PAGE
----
Unsubsidized Federal Stafford Loan

You have to pay all interest rates for your loan even while you are in school but you can also apply to defer payments until after graduation.

With Federal Student Loans, the amount that can be borrowed depends on the time of the year. Freshmen can borrow up to $2,652 and seniors can borrow up to $5,500 a year.

This kind of Loan is not given based on need or on your financial condition. Once you get an unsubsidized Loan, the Loan interest begins to build up until you have repaid the loan in full. 

Differences between Stafford Direct and Stafford Federal Family Education Loan

With FFEL, you receive the funds from a private lender and remit your loan payments to the lender but with direct loans you get Loans directly from the Federal government and remit your loans payments to the Department of Education (DoED).

Federal Direct Plus Loans (Credit based)

Federal PLUS loans are loans that graduate or professional degree students and parents of dependent undergraduate students can use to help pay education expenses. The U.S. Department of Education makes Direct PLUS Loans to eligible borrowers through schools participating in the Direct Loan Program.

Unlike other Federal loans, the borrower must not have an adverse credit history to be eligible to apply otherwise the borrower will need a co-signer or endorser.

Parents can borrow the full amount of the student’s tuition minus the value of any other grants, Financial Aid or loans received.

Federal Plus Loans have a low fixed interest rate (6.41%) that is higher than Stafford Loans (3.86%-5.41%) and repayment will begin once the loan has been dispersed (paid out). In some cases parents can defer payments till after graduation or if their child drops below part-time requirements.

To get a Federal Plus Loan, parents need to fill a FAFSA form, pass a credit check and apply for funds each academic year.  As stated above, in place of a credit check parents can get a co-signer or endorser. The federal government doesn’t check incomes or employment status before approving these loans.  Also, keep in mind that there maybe an 4% origination fee.

  • IMPORTANT NOTE: The parents are fully responsible to repay the outstanding debt. This is something to consider when planning retirement. If you are concerned about this, consider applying for a private loan with a good co-signer release program. Learn more.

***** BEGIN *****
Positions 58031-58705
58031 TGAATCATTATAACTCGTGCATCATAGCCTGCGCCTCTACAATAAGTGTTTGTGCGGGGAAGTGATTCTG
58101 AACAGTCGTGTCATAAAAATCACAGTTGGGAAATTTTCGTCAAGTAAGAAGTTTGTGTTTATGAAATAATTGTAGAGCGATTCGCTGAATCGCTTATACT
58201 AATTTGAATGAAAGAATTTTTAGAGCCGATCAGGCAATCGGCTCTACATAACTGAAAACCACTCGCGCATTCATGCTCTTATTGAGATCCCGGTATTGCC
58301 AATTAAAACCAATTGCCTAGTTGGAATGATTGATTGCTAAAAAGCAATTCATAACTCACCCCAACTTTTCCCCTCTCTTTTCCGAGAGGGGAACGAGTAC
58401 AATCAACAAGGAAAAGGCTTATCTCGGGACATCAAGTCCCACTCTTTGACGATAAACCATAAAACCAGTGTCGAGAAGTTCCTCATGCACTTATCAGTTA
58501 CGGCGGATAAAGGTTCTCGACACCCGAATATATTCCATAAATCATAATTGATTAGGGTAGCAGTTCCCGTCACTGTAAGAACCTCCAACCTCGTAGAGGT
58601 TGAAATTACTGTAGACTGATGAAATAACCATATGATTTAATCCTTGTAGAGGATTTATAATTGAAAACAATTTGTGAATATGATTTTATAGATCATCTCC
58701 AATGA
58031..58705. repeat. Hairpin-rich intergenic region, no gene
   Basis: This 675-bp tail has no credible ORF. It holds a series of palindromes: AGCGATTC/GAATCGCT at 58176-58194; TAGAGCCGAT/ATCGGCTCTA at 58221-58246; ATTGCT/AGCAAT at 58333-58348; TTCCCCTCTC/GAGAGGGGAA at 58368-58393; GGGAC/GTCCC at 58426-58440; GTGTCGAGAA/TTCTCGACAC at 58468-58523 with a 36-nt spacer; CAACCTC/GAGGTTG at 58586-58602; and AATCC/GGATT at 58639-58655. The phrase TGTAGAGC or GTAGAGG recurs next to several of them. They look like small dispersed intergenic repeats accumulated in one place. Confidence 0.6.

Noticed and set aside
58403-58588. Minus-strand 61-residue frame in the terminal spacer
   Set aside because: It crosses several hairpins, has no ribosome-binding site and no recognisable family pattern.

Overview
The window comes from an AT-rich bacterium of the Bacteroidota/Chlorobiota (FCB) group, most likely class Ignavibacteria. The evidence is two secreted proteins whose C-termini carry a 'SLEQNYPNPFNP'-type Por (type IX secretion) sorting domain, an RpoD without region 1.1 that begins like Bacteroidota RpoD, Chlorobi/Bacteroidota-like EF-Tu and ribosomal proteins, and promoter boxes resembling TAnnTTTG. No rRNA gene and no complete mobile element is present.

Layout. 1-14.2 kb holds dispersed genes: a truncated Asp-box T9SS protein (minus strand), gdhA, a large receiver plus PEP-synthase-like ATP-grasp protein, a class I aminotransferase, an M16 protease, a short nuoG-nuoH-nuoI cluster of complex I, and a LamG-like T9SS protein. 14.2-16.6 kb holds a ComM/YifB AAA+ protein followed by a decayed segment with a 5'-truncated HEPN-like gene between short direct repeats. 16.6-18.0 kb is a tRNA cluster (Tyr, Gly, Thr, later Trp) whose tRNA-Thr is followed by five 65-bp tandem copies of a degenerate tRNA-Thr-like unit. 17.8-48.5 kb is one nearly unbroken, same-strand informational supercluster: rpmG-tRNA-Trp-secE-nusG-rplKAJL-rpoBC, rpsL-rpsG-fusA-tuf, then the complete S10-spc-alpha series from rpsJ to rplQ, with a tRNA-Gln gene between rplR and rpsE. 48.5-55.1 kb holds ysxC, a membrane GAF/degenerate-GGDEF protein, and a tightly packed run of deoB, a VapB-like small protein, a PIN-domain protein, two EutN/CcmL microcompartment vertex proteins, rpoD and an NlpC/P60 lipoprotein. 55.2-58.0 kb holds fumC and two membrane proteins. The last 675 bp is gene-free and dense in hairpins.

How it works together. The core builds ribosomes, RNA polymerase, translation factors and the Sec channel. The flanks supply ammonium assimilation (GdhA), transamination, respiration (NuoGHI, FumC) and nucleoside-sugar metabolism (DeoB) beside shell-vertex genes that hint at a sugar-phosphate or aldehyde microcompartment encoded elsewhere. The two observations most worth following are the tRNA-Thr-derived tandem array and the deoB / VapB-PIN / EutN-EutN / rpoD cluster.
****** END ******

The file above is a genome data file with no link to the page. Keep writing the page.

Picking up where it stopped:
PRIVATE STUDENT LOAN OPTIONS 

Private Loans have variable rates and the interest rates are reset every quarter though loan lenders are free to charge whatever rates they see fit.

The average interest rate on private Loans is 12%. This is double of Federal Loan rates.

You have to begin paying interest 6 months after funds have been disbursed and have a limited repayment period of 20 years.

Private loans are never subsidized because you must pay all interest yourself. To get a private loan you must have a good credit score or have a credible co-signer.

There are 2 basic types of private loans.

  1. School Channel Loans and
  2. Direct to consumer Loans

School Channel Loans are dispersed via the specific institution. The college or university gets the funding and applies it directly to the students account.

Your college’s financial aid department will typically handle the disbursement of this kind of loan.

Direct to Consumer Loans are given directly to the student and the student decides how to apply the loan to his/her educational needs. It must be noted, however, that this kind of loan has higher interest rates.

Private could mean more

Private loans are a totally different beast than federal loans. They typically have higher interest rates, there are limited forbearance or extension policies and there are no laws that regulate the interest rates or how the loan should be paid back. However, there can be a big difference between for-profit lenders (i.e. Sallie Mae) verses non-profits private lenders such as credit unions